Elected officials address community concerns during town hall

Times-Herald Newspapers

DEARBORN — Residents and community members asked area representatives questions on topics and issues that worried them most during a town hall meeting Jan 22 at Fordson High School.

The town hall, hosted by U.S. Rep. Debbie Dingell (D-Dearborn) brought out a crowd of about 30 people who braved the rain and snow for the opportunity to speak to her, state Sen. Sylvia Santana (D-3rd District), state Rep. Abdullah Hammoud (D-15th District) and County Commissioner Sam Baydoun (D-13th District).

Dingell told the crowd she didn’t want to miss the town hall and that following the discussion she would be heading back to Washington, D.C., the next morning to work on the government partial shutdown.

“The four of us are colleagues and friends and we work really closely together at the state, federal and local level to represent you,” Dingell said. “All issues are on the table. We want to do this regularly. You’re the first town hall of this new session for all of us.”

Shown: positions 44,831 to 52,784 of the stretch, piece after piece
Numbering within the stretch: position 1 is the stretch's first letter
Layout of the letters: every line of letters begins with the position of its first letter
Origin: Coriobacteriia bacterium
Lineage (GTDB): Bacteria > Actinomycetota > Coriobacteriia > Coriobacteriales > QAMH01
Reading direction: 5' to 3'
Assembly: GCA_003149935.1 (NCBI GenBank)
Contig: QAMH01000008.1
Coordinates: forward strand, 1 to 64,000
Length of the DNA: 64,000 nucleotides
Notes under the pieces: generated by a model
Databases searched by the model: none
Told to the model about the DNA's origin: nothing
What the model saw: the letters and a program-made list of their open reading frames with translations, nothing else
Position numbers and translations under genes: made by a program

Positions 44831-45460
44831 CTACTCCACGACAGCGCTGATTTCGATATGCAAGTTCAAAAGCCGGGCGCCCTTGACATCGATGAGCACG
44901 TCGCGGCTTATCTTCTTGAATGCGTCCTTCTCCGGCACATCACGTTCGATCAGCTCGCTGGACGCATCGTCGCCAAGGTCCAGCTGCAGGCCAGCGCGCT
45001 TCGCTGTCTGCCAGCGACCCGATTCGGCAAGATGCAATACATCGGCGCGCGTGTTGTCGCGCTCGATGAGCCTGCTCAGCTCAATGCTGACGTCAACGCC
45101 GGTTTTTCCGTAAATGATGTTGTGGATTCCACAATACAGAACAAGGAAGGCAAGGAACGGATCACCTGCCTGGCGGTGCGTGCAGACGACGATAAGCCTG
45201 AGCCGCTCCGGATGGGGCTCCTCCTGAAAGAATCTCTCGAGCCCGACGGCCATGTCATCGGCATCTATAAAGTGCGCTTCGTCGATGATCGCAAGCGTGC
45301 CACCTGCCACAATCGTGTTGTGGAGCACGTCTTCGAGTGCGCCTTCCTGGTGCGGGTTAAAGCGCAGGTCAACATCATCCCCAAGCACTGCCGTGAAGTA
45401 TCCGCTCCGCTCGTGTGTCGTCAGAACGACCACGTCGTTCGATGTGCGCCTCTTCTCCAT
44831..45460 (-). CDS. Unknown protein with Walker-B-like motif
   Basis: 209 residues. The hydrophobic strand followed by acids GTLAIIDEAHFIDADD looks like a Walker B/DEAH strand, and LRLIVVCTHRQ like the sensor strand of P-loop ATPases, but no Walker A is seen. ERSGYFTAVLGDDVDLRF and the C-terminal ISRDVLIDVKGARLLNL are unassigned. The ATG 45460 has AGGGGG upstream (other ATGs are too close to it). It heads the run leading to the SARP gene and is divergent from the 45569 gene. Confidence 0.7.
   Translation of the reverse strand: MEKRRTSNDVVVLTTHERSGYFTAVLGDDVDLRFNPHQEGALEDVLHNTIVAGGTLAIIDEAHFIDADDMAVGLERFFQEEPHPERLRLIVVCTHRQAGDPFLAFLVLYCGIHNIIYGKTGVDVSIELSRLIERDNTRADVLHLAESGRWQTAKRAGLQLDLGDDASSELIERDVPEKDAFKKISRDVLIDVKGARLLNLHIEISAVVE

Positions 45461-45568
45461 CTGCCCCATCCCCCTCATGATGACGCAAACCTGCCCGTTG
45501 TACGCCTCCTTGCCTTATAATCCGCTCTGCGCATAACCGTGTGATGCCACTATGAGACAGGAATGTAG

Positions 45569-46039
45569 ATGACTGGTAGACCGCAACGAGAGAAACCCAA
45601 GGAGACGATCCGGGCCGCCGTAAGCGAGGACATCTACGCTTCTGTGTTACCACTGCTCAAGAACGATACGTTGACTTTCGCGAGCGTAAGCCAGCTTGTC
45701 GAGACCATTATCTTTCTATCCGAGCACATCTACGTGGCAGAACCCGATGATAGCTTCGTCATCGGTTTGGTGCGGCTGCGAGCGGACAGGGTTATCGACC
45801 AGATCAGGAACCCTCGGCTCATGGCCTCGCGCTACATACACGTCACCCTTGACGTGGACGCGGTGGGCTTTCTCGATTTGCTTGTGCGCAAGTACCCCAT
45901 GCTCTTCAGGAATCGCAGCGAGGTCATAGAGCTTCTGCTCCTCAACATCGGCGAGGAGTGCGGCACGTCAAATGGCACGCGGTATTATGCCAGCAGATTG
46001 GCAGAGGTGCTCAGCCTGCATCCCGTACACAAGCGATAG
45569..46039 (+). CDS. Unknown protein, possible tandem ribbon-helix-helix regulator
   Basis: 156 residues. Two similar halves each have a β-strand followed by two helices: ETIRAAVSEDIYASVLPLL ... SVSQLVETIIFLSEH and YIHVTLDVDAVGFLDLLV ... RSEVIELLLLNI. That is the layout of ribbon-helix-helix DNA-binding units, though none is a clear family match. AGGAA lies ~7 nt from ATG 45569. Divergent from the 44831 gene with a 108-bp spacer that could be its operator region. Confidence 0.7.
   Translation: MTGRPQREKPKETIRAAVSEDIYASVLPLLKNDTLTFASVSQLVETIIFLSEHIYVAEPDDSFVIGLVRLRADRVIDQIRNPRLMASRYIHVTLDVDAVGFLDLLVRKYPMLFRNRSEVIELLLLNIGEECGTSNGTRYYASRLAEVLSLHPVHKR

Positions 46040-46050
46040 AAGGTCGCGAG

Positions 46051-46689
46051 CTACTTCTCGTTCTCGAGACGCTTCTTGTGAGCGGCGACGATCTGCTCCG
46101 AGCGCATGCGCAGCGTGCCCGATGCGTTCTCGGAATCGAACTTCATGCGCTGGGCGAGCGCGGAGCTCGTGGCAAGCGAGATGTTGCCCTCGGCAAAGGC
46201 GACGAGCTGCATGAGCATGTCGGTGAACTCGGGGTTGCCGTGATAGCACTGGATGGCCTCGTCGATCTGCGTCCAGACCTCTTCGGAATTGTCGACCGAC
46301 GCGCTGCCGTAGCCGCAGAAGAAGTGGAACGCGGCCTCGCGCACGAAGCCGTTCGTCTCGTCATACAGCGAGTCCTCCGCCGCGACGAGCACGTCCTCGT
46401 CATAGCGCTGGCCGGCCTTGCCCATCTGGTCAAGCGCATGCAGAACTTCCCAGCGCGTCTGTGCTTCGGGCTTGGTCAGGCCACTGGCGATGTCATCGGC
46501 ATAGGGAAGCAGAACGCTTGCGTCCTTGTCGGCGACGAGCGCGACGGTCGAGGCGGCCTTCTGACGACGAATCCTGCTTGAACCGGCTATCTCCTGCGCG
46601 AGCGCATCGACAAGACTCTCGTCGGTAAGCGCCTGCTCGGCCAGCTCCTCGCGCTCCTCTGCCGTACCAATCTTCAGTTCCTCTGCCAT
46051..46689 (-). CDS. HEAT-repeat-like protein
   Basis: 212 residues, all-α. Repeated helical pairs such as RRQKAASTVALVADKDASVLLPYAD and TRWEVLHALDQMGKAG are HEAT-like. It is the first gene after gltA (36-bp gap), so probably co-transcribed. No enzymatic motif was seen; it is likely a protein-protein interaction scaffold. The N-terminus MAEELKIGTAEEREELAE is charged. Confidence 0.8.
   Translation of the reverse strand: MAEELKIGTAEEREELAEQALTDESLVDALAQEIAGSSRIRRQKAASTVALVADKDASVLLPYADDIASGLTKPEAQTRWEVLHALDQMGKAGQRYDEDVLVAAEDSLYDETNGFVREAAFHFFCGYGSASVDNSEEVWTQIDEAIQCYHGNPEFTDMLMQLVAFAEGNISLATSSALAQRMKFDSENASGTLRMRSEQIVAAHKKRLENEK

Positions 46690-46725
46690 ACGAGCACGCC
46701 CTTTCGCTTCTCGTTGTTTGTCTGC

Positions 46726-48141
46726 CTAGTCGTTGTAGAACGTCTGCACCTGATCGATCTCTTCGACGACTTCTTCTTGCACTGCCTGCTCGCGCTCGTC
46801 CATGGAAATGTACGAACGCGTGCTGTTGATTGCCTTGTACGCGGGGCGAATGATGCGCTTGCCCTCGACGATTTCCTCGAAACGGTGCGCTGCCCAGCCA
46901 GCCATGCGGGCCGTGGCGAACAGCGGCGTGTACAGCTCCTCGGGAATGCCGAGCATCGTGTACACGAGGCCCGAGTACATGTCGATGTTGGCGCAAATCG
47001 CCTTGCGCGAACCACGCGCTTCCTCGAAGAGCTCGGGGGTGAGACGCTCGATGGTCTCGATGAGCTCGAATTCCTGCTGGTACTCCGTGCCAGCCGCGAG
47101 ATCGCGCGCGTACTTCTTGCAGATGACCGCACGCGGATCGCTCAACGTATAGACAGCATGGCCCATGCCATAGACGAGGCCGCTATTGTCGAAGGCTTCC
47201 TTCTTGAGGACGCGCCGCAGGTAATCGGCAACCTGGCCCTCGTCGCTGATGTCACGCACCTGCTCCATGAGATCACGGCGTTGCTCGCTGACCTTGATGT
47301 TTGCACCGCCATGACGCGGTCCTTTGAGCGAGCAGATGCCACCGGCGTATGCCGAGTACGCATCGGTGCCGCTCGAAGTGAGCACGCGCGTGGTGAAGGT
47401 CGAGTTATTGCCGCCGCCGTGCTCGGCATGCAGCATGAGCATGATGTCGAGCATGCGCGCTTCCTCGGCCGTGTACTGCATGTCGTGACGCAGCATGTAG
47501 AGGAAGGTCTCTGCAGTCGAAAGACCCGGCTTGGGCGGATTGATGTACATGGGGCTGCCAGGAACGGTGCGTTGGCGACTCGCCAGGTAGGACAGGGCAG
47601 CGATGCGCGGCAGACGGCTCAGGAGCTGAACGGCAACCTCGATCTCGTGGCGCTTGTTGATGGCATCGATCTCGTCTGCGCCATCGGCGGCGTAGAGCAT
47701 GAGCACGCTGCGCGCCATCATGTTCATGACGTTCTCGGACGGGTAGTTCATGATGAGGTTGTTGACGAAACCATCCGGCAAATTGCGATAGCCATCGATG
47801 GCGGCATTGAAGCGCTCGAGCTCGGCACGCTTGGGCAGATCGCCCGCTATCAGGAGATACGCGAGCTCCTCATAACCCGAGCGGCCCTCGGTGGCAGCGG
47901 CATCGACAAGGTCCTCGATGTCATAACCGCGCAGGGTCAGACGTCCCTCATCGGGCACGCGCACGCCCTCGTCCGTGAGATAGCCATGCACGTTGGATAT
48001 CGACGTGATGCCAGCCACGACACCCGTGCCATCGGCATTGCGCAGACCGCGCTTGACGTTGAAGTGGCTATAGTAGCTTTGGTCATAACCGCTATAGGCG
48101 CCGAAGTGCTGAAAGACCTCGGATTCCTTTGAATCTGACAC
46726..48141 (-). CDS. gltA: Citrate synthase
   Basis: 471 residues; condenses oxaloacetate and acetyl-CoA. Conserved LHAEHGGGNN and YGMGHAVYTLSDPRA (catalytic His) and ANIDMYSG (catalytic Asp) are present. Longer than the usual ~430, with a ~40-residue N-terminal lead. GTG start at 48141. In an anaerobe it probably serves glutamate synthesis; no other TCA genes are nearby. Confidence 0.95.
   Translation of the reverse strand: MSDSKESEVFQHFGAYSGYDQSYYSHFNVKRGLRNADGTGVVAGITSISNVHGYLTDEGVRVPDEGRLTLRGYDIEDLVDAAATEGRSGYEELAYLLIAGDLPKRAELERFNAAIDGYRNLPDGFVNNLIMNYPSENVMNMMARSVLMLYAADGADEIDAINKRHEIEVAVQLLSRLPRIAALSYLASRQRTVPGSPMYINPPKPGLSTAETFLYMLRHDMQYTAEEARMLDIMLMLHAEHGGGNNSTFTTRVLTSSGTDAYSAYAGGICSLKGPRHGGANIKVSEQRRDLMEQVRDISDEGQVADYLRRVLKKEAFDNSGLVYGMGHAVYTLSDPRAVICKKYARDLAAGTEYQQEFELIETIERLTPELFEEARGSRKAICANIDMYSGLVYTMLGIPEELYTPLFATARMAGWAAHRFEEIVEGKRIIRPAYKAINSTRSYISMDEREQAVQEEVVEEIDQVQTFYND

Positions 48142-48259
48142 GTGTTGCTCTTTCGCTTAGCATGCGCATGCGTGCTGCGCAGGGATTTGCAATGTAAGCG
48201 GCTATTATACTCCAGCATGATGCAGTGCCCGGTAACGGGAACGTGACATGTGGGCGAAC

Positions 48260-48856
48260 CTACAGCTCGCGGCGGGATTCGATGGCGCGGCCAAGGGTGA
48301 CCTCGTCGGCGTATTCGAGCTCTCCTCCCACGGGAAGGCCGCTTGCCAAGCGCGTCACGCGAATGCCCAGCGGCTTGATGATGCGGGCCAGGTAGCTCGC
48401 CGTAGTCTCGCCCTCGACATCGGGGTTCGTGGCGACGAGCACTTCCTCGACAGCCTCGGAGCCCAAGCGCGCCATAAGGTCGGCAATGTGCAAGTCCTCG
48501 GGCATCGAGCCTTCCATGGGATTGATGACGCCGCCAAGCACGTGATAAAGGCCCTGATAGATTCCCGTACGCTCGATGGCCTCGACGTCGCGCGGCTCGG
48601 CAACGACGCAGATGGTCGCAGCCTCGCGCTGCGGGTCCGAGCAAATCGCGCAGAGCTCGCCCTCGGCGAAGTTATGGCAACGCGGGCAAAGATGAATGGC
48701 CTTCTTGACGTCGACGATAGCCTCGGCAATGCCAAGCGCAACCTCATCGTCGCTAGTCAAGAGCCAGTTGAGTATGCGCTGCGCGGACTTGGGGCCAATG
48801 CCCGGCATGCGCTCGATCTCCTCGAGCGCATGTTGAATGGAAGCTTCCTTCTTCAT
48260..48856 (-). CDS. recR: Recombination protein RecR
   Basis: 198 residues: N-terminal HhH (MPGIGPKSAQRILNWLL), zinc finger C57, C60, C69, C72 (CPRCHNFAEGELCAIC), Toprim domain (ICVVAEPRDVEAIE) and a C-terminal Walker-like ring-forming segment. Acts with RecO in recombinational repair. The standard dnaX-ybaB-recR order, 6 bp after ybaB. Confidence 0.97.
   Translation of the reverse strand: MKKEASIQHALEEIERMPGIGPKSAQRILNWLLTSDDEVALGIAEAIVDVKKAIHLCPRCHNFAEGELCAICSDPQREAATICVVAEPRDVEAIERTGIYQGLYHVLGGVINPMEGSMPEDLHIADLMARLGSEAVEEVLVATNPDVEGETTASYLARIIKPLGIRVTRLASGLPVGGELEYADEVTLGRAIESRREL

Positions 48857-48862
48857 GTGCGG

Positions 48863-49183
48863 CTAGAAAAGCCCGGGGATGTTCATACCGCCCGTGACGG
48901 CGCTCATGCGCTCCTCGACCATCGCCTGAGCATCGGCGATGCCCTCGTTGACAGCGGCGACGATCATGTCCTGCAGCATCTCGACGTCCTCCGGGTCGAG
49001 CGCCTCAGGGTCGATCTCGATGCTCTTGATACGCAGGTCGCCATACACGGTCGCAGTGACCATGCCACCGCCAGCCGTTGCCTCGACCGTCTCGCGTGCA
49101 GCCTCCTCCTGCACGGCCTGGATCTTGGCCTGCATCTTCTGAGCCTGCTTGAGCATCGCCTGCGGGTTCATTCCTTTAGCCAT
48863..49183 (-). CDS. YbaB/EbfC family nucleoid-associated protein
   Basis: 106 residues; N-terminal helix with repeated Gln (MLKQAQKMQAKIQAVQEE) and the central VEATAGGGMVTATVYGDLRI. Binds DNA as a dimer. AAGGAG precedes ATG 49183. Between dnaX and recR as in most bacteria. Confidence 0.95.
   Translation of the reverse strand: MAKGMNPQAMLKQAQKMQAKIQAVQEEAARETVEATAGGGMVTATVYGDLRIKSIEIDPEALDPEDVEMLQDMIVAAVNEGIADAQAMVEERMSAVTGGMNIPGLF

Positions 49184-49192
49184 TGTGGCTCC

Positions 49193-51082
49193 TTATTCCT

“We’re not here to be partisan,” Hammoud said. “More than anything we’re here to listen. There are new dynamics in both the state and federal governments. We have a Democratic governor and a Republican legislature with smaller margins hopefully brewing for bipartisanship and as well as at the federal level you have a Republican president, a Democratic House and Republican Senate. Hopefully that’s also going to create more bipartisanship.

“These partnerships are very important,” Santana said. “Government has its own issues from the federal down to the local level but we should not operate inside those. Definitely when there’s opportunities for us to collaborate on issues that impact the people in our state we want to make sure that we continue to work together.”

During the question-and-answer portion of the meeting, those in attendance asked the elected officials about a wide range of topics including, the government, auto insurance rates, national security, state redistricting, education and insurance assistance for special needs children, immigration on the border, things they hope to accomplish, safety for students crossing Dix Avenue for school, pollution and air quality, increasing fines and opening more weight stations both for semi-trucks, dispatch services, public school funding and medicare for all.